Meet the DocuWeek Filmmakers--Daniel Goldberg: 'Steps to Eternity'

Over the next couple of weeks, we at IDA will be introducing our community to the filmmakers whose work will be represented in the DocuWeekTM Theatrical Documentary Showcase, August 17-23. We asked the filmmakers to share the stories behind their films-the inspirations, the challenges and obstacles, the goals and objectives, the reactions to their films so far.
So, to continue this series of conversations, here is Daniel Goldberg, director/producer of Steps to Eternity.

Synopsis: Steps to Eternity follows Aaron, an elderly man in deteriorating health, as he walks from his apartment to the synagogue at daybreak. Holding on to his walker, it takes him about 20 minutes to walk approximately 100 yards. Steps to Eternity is a film about sheer determination, the faith and will of a man and, above all, his desire to live.

IDA: How did you get started in documentary filmmaking?

Daniel Goldberg: When we were growing up, my grandfather used to tell us fascinating stories about his experiences as an Eastern European Jewish immigrant in Mexico in the 1920s and how he began earning a living by traveling throughout the country peddling articles such as razor blades and scissors. When I was in film school I wrote a narrative screenplay based on the subject, but then I thought the real-life story was more interesting and decided to make a documentary on the subject, Un Beso a Esta Tierra (A Kiss to this Land).


IDA: What inspired you to make Steps to Eternity?

DG: In January of 2006 I reestablished contact with Steve Littman, a long-time friend and colleague who now studies holy Jewish texts in Jerusalem. He felt very strongly that we should make a documentary about his downstairs neighbor, an elderly man who walks to the synagogue every morning and evening holding on to his walker. Later that year, I traveled to Israel to attend a family wedding, and went to visit Steve. As we sat outside his building catching up, Aaron Cohen, the elderly man, happened to come out of his apartment, holding on to his walker, heading for the synagogue. I was immediately overcome by emotion as I watched him struggle to take each step. I
expressed my apologies to Steve for not heeding his earlier suggestion and decided right there and then that we would make the film.


IDA: What were some of the challenges and obstacles in making this film, and how did you overcome them?

DG: The initial challenge was how to make a compelling film about Aaron's walk to the synagogue. It is very moving to see the effort he expends, but still, what audience would have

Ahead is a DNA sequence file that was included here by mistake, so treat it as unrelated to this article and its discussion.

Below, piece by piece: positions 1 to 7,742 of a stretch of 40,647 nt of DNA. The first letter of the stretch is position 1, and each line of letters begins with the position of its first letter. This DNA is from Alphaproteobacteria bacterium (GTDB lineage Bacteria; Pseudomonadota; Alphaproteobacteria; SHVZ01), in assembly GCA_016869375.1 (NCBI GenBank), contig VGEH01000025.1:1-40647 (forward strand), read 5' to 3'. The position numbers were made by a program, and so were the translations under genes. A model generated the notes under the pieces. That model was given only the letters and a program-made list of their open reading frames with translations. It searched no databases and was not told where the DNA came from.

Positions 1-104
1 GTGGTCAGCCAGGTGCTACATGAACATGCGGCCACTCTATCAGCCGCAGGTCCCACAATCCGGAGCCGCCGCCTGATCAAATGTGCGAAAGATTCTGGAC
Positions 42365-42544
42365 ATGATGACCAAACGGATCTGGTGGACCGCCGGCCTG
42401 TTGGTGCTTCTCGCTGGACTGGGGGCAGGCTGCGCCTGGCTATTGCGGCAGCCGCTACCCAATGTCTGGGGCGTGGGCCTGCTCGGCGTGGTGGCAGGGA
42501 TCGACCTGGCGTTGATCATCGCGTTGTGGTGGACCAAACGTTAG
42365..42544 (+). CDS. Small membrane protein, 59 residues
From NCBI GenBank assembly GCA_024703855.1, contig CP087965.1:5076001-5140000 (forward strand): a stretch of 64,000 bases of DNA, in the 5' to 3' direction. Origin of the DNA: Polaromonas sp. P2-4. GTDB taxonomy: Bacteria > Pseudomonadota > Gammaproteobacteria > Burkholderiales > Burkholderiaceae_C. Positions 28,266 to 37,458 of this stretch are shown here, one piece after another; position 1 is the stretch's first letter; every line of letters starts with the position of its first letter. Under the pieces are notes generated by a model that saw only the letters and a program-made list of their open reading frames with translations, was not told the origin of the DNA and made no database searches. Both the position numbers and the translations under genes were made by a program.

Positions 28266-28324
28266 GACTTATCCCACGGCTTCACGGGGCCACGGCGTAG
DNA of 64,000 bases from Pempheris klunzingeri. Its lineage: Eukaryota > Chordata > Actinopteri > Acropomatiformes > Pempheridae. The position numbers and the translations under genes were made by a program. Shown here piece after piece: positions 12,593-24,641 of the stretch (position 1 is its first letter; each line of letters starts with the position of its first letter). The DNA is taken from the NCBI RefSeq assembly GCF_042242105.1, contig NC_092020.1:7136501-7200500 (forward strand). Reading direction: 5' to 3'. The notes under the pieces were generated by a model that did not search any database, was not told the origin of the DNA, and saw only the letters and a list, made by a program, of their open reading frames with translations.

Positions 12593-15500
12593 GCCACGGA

the patience to sit and watch a film that is primarily about an elderly man walking about 100 yards in 20 minutes? (Andy Warhol fans, perhaps). It turned out that by addressing that challenge we found the key to making the film interesting. By placing the viewer directly in Aaron's experience, he or she
can understand both the great challenge he faces to pray in the synagogue each morning, and the intense determination that drives his steps. Of course, getting a 25-minute single shot right took quite a bit of preparation and planning with the camera and sound crew, but fortunately our executive producer Dror Wagshal found Haim Assias--widely considered to be the best steady-cam
operator in Israel--and we are very happy with the results.

In addition, we faced the challenge of filming very religious people, many of whom can be camera-unfriendly if they don't know you. Although some conflicts with the synagogue nearly cost us the shoot, fortunately the rabbi and his congregation ultimately agreed to take part in the film.


IDA: How did your vision for the film change over the course of the pre-production, production and post-production processes?

DG: Because of the one-shot nature of the film, there was not much room for a change of vision after the production. We did film an interview with Aaron, but soon discarded the idea of
cutting or using any voiceover because the experience of accompanying Aaron through his entire journey was conceptually stronger and spoke for itself.


IDA: As you've screened Steps to Eternity--whether on the festival circuit, or in screening rooms, or in living rooms--how have audiences reacted to the film? What has been most
surprising or unexpected about their reactions?

DG: Only a few people have seen the film so far, and their comments have been very encouraging. The film is having its world premiere at DocuWeek, so we are really looking forward to
seeing the reaction of audiences.


IDA: What docs or docmakers have served as inspirations for you?

DG: I have been very inspired by various films of many different filmmakers, both narrative and documentary. One in particular is Claude Lanzmann's Shoah.


Steps to Eternity will be screening at the ArcLight Hollywood as part of the Shorts Program in DocuWeek.

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